Obtaining, Evaluating, and Communicating Information

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Evaluating the validity and reliability of the claims and methods.  Communicating information, evidence, and ideas in multiple ways: using tables, diagrams, graphs, models, interactive displays, and equations as well as orally, in writing, and through extended discussions.


K-2 3-5 6-8 9-12
Obtaining, evaluating, and communicating information in K–2 builds on prior experiences and uses observations and texts to communicate new information.

β€’ Read grade-appropriate texts and/or use media to obtain scientific and/or technical information to determine patterns in and/or evidence about the natural and designed world(s).

β€’ Describe how specific images (e.g., a diagram showing how a machine works) support a scientific or engineering idea.

β€’ Obtain information using various texts, text features (e.g., headings, tables of contents, glossaries, electronic menus, icons), and other media that will be useful in answering a scientific question and/or supporting a scientific claim.

β€’ Communicate information or design ideas and/or solutions with others in oral and/or written forms using models, drawings, writing, or numbers that provide detail about scientific ideas, practices, and/or design ideas.
Obtaining, evaluating, and communicating information in 3–5 builds on K–2 experiences and progresses to evaluating the merit and accuracy of ideas and methods.

β€’ Read and comprehend gradeappropriate complex texts and/or other reliable media to summarize and obtain scientific and technical ideas and describe how they are supported by evidence.

β€’ Compare and/or combine across complex texts and/or other reliable media to support the engagement in other scientific and/or engineering practices.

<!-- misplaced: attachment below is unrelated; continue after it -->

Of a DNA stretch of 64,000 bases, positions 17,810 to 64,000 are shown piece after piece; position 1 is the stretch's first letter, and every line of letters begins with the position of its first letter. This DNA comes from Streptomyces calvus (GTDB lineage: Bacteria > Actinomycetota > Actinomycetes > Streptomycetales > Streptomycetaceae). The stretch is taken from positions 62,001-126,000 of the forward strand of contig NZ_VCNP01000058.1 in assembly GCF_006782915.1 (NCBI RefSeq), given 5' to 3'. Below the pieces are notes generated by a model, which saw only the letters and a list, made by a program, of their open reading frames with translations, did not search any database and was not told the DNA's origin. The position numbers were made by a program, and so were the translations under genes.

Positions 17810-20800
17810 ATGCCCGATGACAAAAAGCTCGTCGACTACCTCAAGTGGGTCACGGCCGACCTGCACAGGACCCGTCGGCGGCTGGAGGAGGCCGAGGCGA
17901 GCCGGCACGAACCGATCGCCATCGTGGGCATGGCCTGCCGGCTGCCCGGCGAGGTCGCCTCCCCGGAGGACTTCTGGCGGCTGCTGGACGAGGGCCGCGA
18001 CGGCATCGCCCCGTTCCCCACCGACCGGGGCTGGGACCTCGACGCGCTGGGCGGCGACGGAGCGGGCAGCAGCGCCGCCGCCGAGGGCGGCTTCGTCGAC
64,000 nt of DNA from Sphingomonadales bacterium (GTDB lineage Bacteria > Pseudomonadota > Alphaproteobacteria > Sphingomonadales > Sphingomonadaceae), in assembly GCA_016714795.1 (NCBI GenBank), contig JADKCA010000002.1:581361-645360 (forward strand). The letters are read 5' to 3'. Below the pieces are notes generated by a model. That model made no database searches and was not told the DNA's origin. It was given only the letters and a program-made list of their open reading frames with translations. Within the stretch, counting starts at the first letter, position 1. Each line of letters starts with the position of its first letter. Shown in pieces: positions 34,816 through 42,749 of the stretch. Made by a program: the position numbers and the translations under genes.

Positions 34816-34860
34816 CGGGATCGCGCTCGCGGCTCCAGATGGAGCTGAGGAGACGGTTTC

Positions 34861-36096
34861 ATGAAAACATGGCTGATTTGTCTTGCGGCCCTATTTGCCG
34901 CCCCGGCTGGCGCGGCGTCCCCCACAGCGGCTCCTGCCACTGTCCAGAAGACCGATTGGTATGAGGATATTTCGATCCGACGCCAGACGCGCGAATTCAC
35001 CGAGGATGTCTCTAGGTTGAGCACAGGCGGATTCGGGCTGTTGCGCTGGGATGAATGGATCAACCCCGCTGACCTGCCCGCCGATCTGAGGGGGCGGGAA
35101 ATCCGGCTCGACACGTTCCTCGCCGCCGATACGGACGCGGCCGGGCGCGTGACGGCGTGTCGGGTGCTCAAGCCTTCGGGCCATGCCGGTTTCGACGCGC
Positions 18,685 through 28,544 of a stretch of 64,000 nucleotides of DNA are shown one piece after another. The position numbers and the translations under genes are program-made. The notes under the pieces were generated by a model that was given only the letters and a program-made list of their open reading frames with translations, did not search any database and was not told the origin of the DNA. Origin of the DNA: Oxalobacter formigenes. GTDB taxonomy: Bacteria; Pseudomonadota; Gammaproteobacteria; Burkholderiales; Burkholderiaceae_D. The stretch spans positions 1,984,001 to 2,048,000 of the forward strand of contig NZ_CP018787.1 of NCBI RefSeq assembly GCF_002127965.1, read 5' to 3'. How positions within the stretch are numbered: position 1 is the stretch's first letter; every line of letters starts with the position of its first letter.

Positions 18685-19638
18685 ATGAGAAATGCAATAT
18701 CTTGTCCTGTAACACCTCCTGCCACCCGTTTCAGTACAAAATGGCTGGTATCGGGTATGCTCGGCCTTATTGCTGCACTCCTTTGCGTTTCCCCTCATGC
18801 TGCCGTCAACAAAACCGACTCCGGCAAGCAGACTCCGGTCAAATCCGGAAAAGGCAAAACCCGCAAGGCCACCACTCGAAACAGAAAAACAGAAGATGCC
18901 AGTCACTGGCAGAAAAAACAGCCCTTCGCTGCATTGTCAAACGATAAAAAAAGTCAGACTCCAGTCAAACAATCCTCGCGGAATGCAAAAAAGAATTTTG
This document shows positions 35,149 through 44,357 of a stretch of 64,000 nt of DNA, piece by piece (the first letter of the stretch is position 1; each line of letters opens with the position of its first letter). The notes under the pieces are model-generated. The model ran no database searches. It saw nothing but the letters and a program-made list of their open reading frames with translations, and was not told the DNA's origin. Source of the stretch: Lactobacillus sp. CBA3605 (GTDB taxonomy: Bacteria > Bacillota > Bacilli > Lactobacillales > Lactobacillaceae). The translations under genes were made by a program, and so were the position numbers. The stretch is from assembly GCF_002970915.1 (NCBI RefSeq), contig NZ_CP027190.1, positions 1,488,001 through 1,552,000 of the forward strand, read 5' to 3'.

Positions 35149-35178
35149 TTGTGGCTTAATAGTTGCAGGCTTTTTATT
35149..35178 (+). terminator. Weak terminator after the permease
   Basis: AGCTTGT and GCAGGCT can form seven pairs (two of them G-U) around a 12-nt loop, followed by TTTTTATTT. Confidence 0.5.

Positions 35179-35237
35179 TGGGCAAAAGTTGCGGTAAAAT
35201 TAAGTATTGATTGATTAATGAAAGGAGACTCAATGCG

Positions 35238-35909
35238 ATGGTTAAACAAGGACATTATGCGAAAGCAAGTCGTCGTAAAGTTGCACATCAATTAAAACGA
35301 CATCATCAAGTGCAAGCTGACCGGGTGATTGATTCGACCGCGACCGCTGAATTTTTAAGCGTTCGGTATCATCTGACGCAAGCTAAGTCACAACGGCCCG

β€’ Combine information in written text with that contained in corresponding tables, diagrams, and/or charts to support the engagement in other scientific and/or engineering practices.

β€’ Obtain and combine information from books and/or other reliable media to explain phenomena or solutions to a design problem.

β€’ Communicate scientific and/or technical information orally and/or in written formats, including various forms of media as well as tables, diagrams, and charts.
Obtaining, evaluating, and communicating information in 6–8 builds on K–5 experiences and progresses to evaluating the merit and validity of ideas and methods.

β€’ Critically read scientific texts adapted for classroom use to determine the central ideas and/or obtain scientific and/or technical information to describe patterns in and/or evidence about the natural and designed world(s).

β€’ Integrate qualitative and/or quantitative scientific and/or technical information in written text with that contained in media and visual displays to clarify claims and findings.

β€’ Gather, read, and synthesize information from multiple appropriate sources and assess the credibility, accuracy, and possible bias of each publication and methods used, and describe how they are supported or not supported by evidence.